Tony Howell Photography

RAW images - Photography Tips

Learn about RAW images - Photography skills explained by Tony Howell

Flower Photos - Astrantia

I often come across digital photographers who shoot all their images in Jpeg. This makes it easy to process the images, sure, but also means that you're unable to adjust the images as well later on without losing quality

Raw files are like a digital negative. You can work on them without impairing quality much, whereas working on a Jpeg, you lose quality with each adjustment. Always shoot Raw, then convert to Jpeg back home if you want, but keep the Raw file intact. As your processing skills improve over the years (and as RAW software gets better), you'll be able to go back to the Raw file and create better images from it, and print those images larger than you would a Jpeg, without so much quality loss.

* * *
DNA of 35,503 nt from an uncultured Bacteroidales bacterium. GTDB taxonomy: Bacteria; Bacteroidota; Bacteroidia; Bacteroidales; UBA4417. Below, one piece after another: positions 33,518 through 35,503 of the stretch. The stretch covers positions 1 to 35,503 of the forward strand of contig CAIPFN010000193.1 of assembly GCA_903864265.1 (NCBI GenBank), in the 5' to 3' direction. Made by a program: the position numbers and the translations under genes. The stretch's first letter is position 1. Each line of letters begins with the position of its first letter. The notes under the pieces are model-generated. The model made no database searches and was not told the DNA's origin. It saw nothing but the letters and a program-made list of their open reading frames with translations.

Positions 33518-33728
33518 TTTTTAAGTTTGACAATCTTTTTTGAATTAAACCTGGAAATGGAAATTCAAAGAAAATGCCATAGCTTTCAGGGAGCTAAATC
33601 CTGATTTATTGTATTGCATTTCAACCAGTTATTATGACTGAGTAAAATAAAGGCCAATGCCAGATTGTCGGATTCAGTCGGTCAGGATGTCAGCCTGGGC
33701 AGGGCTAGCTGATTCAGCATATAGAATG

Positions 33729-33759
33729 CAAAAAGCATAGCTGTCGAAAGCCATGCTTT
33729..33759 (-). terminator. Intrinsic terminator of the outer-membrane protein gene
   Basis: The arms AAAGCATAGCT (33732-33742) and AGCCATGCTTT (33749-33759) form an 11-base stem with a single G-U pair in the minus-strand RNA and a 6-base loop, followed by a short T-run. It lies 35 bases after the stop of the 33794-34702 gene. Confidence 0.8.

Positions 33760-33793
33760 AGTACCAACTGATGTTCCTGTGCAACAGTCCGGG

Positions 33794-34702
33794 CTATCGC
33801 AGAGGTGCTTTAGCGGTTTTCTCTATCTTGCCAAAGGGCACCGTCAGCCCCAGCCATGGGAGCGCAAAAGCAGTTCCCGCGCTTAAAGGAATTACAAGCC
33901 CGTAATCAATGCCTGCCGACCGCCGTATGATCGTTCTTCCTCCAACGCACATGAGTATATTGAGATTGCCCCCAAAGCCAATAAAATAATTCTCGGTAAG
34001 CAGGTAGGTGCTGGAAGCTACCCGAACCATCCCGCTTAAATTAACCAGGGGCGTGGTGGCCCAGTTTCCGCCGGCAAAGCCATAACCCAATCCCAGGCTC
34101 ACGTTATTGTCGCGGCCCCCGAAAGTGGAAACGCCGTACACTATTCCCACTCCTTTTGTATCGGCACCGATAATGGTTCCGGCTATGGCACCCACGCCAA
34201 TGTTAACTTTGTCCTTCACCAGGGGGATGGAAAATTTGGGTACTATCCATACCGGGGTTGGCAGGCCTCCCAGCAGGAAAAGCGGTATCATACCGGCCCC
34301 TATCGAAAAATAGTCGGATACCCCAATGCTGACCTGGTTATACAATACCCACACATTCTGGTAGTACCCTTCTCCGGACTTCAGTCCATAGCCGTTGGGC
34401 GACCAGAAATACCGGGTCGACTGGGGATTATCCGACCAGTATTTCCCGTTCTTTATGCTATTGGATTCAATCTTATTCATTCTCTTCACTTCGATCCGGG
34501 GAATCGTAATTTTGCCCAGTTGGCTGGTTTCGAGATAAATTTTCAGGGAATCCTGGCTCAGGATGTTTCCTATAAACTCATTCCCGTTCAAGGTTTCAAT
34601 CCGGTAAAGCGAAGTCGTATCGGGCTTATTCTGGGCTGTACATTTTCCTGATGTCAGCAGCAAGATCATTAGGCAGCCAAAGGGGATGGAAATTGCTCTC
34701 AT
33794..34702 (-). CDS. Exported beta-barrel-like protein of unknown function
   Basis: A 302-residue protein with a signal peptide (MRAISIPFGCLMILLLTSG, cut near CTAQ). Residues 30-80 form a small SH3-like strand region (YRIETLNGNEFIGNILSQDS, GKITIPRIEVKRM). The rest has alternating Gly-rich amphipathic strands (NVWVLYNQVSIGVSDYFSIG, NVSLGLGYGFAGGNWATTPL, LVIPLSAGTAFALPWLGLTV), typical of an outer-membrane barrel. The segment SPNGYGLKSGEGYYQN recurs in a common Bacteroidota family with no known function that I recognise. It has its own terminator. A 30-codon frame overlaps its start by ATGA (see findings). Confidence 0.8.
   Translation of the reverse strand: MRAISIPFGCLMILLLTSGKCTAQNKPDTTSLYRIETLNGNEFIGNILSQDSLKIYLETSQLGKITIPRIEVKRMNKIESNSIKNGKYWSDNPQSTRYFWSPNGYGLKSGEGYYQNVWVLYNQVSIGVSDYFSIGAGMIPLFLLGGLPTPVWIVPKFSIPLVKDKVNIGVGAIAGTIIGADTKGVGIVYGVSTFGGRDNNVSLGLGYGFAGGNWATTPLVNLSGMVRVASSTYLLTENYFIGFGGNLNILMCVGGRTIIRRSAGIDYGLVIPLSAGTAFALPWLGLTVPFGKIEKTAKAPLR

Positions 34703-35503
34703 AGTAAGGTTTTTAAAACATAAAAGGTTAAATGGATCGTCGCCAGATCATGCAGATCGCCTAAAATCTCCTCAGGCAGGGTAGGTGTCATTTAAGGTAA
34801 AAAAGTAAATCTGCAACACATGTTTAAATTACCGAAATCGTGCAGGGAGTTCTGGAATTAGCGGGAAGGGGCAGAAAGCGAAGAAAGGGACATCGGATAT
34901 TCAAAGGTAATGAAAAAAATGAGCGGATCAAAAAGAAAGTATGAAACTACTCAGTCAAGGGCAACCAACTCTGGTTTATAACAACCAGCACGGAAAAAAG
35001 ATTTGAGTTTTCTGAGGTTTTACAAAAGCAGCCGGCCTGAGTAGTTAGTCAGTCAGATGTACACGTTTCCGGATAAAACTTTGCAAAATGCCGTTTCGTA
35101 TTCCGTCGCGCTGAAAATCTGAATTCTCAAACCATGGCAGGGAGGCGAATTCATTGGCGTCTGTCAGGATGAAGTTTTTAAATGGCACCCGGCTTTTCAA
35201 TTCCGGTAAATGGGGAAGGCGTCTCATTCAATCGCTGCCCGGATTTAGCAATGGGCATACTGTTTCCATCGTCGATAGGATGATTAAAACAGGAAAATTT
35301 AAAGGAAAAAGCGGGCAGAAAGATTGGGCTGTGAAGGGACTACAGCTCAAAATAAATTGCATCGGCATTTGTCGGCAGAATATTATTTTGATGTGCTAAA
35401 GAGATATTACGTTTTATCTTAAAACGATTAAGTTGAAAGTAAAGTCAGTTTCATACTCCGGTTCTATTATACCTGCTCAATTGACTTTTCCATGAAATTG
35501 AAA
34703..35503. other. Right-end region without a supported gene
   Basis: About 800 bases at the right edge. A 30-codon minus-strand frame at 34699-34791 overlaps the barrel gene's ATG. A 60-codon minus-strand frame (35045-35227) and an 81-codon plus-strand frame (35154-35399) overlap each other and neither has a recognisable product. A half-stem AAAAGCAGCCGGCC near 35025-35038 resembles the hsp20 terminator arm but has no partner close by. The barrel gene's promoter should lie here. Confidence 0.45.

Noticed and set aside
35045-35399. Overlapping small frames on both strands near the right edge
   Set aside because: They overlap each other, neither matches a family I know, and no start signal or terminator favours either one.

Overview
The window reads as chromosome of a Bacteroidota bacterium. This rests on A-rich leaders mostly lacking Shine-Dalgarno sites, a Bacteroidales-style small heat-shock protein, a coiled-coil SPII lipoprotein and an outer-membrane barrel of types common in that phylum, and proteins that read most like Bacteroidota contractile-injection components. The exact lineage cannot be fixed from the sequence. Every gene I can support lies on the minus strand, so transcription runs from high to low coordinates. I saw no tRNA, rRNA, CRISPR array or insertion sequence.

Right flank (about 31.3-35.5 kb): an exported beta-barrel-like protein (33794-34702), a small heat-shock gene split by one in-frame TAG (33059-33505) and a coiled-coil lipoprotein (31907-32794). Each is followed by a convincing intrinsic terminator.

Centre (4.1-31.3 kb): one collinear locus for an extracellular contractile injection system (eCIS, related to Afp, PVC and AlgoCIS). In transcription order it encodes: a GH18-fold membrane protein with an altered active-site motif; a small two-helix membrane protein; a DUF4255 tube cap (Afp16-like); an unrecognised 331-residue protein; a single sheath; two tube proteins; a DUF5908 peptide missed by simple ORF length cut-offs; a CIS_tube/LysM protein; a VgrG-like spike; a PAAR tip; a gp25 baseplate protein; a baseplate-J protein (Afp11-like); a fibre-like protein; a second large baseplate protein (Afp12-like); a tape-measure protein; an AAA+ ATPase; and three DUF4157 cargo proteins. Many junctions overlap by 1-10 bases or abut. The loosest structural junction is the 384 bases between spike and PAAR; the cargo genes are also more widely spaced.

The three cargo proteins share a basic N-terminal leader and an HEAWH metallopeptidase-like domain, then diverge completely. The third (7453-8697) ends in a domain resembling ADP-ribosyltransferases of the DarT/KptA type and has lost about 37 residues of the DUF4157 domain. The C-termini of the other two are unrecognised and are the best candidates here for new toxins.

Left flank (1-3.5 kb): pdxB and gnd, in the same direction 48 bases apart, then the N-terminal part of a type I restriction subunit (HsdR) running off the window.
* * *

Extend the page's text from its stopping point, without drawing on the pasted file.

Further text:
Jpeg's compress the image but lose some information. RAW contains more information, and you can bend and tweak them much more than Jpegs. They do take up more space on your memory card though. Raw images mean more work later in processing, but my preference is to shoot raw, process the image in Photoshop, then save as a Tiff. Then I have a Tiff master file to print from, and can make a smaller Jpeg for web viewing from the Tiff.


See also: -

Flower photography tips  |   Photography/Photoshop Tuition


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